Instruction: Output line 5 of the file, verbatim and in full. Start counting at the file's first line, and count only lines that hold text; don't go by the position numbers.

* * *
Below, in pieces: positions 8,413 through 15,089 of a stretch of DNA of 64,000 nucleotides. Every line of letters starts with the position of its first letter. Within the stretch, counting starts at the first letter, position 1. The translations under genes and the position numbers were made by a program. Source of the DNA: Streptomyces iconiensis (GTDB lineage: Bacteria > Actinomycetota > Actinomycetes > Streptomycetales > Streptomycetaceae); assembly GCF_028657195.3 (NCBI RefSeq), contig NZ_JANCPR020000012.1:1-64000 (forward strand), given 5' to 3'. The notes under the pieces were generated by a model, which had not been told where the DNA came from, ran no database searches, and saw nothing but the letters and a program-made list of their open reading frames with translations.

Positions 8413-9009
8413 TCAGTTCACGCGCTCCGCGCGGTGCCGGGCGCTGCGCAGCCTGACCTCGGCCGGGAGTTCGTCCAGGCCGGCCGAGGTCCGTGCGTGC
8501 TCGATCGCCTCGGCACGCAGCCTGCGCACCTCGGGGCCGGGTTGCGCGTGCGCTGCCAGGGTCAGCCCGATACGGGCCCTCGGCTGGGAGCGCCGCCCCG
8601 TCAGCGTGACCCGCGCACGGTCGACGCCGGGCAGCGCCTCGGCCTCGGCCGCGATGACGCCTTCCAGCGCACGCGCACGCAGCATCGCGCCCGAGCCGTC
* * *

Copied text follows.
8601 TCAGCGTGACCCGCGCACGGTCGACGCCGGGCAGCGCCTCGGCCTCGGCCGCGATGACGCCTTCCAGCGCACGCGCACGCAGCATCGCGCCCGAGCCGTC